A higher (or even no) speed limit at the location of the crash leads to a larger RRI under conditions with winter precipitation. In case of single-truck crashes the RRI increases to 1521.7% at speed limits of 130 km/h. However, it should be noted that generally the maximum speed of trucks above 3.5 t is limited to 80 km/h.

Run-off-road and head-on crashes also show a relatively large RRI under conditions with winter precipitation, indicating that vehicles tend to leave their lane due to slippery road conditions. The RRI for other crash types are smaller, but in most cases positive and significant. When comparing different road environments, RRI values are largest in curves and descending road segments. Single-truck crashes also show a strong increase on ascending roads segments. If the RRI under winter precipitation conditions is computed separately for crashes with different severities, it is evident that less severe crashes show larger RRI values compared to more severe crashes.

#### 4.3.2 Summer precipitation

Analogously to winter precipitation, we investigate the effect of summer precipitation (most likely rainfall). The RRI is computed for hours with summer precipitation with respect to hours without summer precipitation. In case of summer precipitation, crash probability increases for all crash types (Fig. 4). However, the increase is generally smaller than in case of winter precipitation. Similar to winter precipitation, summer precipitation leads to larger RRI values in case of single-vehicle crashes, at higher driving speeds, as well as in case of run-off-road crashes and in curves, descents and ascents. Probabilities of less severe crashes increase more than those of severer crashes. While in case of winter precipitation RRI values for single-truck crashes were generally larger than single-car crashes, in case of summer precipitation the opposite is true. The largest RRI of 536.2% is found in case of single-car crashes at speed limits of 130 km/h and above.

#### 4.3.3 Low sun elevation at cloud-free conditions

To evaluate the effect of sun glare on crash probability, we compute the RRI for hours with low sun elevation angle and cloud-free conditions with respect to hours with low sun elevation angle and full cloud cover. The RRI of different crash types under low sun and cloud-free conditions range from -35% to +52% (Fig. 5). In case of multi-vehicle crashes, probabilities increase for most crash types. The largest RRI values of multi-car crashes crashes occur at speed limits of 130 km/h and more (\(+52.5\)%) and in case of rear-end crashes (\(+43.2\)%). These increases could be attributable to sun glare, which could lead to reduced visibility and increased reaction times of drivers, which is particularly dangerous at high driving speeds and in dense traffic.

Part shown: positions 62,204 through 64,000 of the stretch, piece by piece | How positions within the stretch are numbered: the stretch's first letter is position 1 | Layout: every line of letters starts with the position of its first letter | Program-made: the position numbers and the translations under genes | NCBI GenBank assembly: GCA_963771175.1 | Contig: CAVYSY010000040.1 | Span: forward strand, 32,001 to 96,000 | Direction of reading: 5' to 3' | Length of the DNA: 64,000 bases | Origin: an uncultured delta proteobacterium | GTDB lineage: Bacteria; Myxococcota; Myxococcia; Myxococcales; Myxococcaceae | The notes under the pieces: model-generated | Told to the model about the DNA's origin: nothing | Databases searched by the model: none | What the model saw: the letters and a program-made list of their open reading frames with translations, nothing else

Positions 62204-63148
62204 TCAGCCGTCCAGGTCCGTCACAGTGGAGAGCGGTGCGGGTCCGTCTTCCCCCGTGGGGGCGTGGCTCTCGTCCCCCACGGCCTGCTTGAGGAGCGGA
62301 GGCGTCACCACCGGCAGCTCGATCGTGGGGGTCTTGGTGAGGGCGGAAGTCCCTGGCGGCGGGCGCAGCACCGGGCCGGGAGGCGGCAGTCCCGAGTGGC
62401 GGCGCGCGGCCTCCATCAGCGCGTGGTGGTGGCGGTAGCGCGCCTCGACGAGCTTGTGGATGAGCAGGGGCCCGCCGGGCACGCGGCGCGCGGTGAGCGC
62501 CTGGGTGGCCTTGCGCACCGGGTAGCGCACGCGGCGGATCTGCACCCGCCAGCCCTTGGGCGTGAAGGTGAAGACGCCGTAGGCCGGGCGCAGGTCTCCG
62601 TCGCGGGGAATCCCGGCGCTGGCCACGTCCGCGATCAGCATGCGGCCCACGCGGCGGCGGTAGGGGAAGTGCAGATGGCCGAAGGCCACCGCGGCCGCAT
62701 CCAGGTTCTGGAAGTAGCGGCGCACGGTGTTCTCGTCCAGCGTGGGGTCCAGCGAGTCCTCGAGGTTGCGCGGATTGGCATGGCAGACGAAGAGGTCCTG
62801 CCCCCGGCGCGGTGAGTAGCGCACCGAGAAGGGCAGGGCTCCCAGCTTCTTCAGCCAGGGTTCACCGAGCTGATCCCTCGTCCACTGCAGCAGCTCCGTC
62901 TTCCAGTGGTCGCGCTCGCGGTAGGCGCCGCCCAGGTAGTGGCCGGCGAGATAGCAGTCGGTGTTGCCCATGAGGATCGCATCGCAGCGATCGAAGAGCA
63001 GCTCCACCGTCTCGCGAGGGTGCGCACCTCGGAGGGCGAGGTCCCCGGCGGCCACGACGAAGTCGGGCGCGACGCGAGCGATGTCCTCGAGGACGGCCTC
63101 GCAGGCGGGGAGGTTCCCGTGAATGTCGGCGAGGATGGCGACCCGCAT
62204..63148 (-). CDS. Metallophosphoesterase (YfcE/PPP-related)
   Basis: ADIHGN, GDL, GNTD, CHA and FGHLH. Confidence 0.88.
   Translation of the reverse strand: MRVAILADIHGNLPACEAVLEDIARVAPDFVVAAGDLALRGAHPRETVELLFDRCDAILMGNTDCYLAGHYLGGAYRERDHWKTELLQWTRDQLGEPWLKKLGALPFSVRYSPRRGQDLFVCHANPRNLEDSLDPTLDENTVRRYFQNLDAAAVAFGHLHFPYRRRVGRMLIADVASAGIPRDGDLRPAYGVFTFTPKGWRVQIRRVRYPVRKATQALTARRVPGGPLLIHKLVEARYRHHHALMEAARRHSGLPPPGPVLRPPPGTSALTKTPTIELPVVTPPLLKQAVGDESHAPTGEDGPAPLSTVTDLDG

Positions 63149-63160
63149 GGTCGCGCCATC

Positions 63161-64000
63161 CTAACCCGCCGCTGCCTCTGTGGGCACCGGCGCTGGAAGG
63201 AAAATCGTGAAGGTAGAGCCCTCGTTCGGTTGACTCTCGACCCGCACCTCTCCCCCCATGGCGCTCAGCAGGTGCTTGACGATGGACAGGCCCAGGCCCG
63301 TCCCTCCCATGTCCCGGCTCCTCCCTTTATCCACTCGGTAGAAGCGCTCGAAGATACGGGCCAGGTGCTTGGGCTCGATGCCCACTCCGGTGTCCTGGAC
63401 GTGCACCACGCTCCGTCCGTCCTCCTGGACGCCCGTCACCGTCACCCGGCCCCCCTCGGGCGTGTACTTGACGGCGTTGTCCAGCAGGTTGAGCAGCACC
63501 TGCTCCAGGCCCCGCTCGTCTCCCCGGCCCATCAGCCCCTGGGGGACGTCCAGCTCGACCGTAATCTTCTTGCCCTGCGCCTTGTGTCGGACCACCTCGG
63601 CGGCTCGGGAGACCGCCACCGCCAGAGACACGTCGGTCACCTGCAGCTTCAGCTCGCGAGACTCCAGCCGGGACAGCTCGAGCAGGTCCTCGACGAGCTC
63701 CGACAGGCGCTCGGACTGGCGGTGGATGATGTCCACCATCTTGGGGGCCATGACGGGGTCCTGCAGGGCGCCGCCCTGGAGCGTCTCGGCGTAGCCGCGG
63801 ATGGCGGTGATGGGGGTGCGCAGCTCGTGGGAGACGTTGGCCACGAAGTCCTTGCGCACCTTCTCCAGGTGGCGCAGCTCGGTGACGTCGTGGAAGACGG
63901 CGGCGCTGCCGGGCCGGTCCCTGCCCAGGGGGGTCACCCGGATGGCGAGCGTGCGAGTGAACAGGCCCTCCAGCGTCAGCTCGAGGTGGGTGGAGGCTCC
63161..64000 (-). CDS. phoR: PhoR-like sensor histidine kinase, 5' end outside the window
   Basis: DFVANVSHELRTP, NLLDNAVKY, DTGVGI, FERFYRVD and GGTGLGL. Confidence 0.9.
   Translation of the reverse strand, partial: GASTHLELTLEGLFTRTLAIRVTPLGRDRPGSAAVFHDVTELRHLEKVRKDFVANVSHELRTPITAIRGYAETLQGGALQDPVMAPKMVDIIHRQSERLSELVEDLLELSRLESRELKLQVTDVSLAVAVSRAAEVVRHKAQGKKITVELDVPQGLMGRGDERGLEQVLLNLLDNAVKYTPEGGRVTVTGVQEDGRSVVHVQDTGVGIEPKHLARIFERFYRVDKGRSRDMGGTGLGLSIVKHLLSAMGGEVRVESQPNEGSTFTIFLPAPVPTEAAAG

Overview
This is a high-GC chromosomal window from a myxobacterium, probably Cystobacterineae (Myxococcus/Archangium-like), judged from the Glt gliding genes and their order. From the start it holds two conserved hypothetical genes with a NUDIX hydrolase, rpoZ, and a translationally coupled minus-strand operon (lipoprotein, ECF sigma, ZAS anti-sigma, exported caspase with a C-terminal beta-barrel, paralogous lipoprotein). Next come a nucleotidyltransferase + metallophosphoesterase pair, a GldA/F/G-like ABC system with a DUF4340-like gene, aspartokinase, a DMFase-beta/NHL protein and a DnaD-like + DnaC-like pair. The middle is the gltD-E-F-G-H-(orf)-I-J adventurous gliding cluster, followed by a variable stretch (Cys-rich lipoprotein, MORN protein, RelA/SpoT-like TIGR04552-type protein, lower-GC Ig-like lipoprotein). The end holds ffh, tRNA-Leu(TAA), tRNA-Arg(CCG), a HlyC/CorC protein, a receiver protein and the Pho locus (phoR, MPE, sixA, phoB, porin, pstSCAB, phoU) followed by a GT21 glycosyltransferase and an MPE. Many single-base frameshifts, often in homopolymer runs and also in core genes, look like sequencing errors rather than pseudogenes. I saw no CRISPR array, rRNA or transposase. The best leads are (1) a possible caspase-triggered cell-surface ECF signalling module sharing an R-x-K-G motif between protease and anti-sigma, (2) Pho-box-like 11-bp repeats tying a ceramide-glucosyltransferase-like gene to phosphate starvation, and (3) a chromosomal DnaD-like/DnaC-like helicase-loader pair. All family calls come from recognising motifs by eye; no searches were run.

In case of single-car and single-truck crashes, RRI values are negative in most cases. However, in case of single-trucks these decreases are mostly not significant. These decreases of crash probability of single-vehicle crashes under low sun and cloud-free conditions could be due to the fact that we have not taken time lagged effects of precipitation into the design of our models. If within the hour of the crash there was no rain, the road surface is more likely to be dry under cloud-free conditions (e.g. due to evaporation effects due to sunshine) and more likely to be wet under cloudy conditions (e.g. due to possible precipitation at previous time steps). A higher likelihood for a dry road (with higher surface friction) consequently leads to the observed reductions of single-car crash probabilities, which is particularly large in case of curves (-35.3%).

#### 4.3.4 Extreme wind speeds

To evaluate the effect of extreme wind speeds on crash probability, the RRI at hours with high wind speeds is computed with respect to hours with low wind speeds (Fig. 6). In general, the RRI values in case of extreme wind speeds are relatively small, compared to the effects of the other meteorological parameters analyzed above, and mostly not significant, except for single-truck crashes. Those show a significant RRI of 104.9%, which is in line with other studies showing that trucks are particularly vulnerable to high wind speeds [12]. RRI values of single-truck crashes are largest at high speed limits between 100 and 130 km/h. Since the maximum speed of trucks is limited to 80 km/h, this effect could be explained by the assumption that highways with such high speed limits often run through open rural terrain and are particularly exposed to high wind speeds.

What stands out are the hit-object crashes, which increase in probability by 413.6% for single-car crashes and by 789.8% for single-truck crashes. These crashes can be attributed to crashes with broken tree branches, debris, or other objects, which are blown onto the road by strong winds.

### 4.4 Cross-validation results

The predictive power of the model \(\mathcal {M}_{\text {met}}\) and whether meteorological terms in the predictor improve the predictions compared to a model without these (\(\mathcal {M}_{\text {nomet}}\)) is analyzed in a two-fold cross-validation experiment using the AUC and AUCSS. The AUC values for the 78 different crash types mainly range between 0.7 and 0.85. Values between 0.7 and 0.8 correspond to an acceptable discrimitation, values above 0.8 correspond to an excellent discrimination [20].

For all crash types (except for single-truck crashes with fatalities), the AUCSS values are positive, indicating an improvement of the models ability to discriminate between time steps with and without crashes due to the meteorological predictor variables (Fig. 7). The AUCSS ranges between relatively low values of 0.44% in case of single-car crashes with fatalities to high values of 24.21% in case of single-car crashes at locations with high speed limits of 130 km/h and above. In general, AUCSS values are higher in case of those crash types, which also showed a strong relationship to one or more of the meteorological variables. Highest AUCSS values occur in case of single-vehicle crashes, at higher speed limits, at locations with curves, descents or ascents and in case of crashes without or with minor injuries. Lower AUCSS values occur in case of multi-car crashes at lower speed limits, in case of crashes with other vehicles (except head-on crashes), at crossroads and in case of crashes with severe injuries and fatalities.